All About Hypothyroidism

All About Hypothyroidism

hypothyroidism

Written by Dr. Claire Arcidiacono, ND

For further questions or concerns email me at carcidiacono@invitehealth.com

The thyroid can experience multiple dysfunctions. Here’s what you need to know about hypothyroidism.

What Is Hypothyroidism?

Hypothyroidism is where the body doesn’t produce enough thyroid hormone.  This can happen if there is a problem in the thyroid itself or if there is a problem in the anterior pituitary which is the organ that basically controls the thyroid.  For this lecture we will focus on the thyroid itself.†

In typical hypothyroidism blood tests will show higher than usual TSH and lower than usual T4 & T3.  For a more in-depth explanation, feel free to see last week’s blog on thyroid testing.†

ALL ABOUT THYROID TESTS. Read Now>>

Normal TSH is .5 to 5mu/l and normal T3 is 80-220mg/dl. T4 is 5-12ug/dl.  However,  this is where it gets interesting because “normal” doesn’t mean optimum. The optimum range for TSH is 1.3-2.5mu/l.  For example, a value of 3 indicates what is known in the holistic community as “sub-clinical hypothyroidism” and is very often accompanied by symptoms of low thyroid. While sub-clinical hypothyroidism isn’t usually severe enough to warrant conventional treatment, certain supplements have been found in studies to alleviate symptoms.† (1)

What, exactly,  are the most common symptoms of a low thyroid?  To start, you may experience difficulty concentrating as well as fatigue. There is also a feeling of being cold as well as slow heart rate which is often associated with shortness of breath. Weight gain is often associated with low thyroid.  Hair loss is another symptom that often has people coming in to see a nutritionist.  Just a heads up: if you are having hair loss, getting your thyroid tested is a great first step to finding out what is going on. Less commonly known as a symptom is depression.  In women, menstrual cycles can often be heavier than usual (although as the hypothyroidism persists, it can progress to lighter than usual cycles).  Since hypothyroidism is associated with a slowing down of things, it makes sense that there is delayed tendon reflexes. That is where the doctor hits your knee and you get to kick him.  Constipation as well as changes in digestive health are also noted.  I’ve included a picture for a system by stem breakdown of all the symptoms of hypothyroidism since the thyroid affects almost every system.† (2)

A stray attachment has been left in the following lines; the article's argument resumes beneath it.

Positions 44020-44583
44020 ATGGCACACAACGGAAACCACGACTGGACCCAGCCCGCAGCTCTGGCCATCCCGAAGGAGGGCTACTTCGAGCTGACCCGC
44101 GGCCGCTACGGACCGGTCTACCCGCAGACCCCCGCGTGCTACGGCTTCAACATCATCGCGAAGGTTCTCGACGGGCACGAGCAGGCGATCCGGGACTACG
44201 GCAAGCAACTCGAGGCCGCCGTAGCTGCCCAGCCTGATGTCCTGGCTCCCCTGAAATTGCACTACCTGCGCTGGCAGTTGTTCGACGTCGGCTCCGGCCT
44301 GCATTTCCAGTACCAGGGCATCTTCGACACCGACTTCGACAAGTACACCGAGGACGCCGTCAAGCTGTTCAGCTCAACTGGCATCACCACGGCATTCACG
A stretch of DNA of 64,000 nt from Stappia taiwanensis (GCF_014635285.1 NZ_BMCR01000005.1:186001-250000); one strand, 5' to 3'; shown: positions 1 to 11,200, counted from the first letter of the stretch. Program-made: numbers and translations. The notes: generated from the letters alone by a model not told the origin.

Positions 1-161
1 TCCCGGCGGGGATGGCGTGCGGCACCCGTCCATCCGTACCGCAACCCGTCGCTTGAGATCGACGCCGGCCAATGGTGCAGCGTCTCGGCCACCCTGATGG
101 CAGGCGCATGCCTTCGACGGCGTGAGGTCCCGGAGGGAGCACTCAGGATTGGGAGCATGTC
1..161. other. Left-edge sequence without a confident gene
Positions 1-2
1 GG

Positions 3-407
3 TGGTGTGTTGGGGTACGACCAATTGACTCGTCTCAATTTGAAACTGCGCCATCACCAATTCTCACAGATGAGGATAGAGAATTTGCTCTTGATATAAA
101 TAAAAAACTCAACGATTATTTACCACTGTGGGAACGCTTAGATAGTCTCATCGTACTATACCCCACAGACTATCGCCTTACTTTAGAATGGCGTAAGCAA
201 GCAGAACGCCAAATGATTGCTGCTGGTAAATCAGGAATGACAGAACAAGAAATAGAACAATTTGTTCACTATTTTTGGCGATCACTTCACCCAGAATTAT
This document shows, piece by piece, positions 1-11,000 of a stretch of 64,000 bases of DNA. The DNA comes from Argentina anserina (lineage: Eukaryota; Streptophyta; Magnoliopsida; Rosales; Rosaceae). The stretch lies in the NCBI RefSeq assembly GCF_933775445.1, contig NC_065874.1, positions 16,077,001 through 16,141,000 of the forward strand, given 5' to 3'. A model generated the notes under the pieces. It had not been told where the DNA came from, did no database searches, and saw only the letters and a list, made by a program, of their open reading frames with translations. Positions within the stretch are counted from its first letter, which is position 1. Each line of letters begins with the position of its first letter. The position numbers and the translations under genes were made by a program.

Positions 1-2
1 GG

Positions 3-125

hypothyroidism

Now what can potentially lead to the symptoms of hypothyroidism? In many cases too little iodine is a trigger. Also treatment with radioactive iodine can affect the thyroid.  Injury to the hypothalamus or anterior pituitary can also lower the amount of thyroid hormone produced. Obviously, being born without a thyroid or having thyroid surgery can cause the thyroid hormone to be low. Even certain prescription medications can cause low thyroid as a side affect.†

Autoimmune such as Hashimotos Hypothyroidism, Postpartum Hypothyroidism as well as Myasthenia Gravis can cause the symptoms of hypothyroidism. But since this is such a large topic, I’ll talk about this later on.†

Last but not least, any autoimmune disorders such as celiac disease, Rheumatoid arthritis, SLE, and even diabetes can affect the thyroid.  From a more holistic point of view, “leaky gut” can also affect the thyroid. Which is why so many holistic practitioners say treat the gut!† (3)

How to help your thyroid

Working with hypothyroidism is one of those things that requires a gentle touch, if you will.  Many of the studies find herbs and supplements to help moderate thyroid symptoms, but they are very strong. I advise working with a qualified nutritionist from InViteⓇ Health.†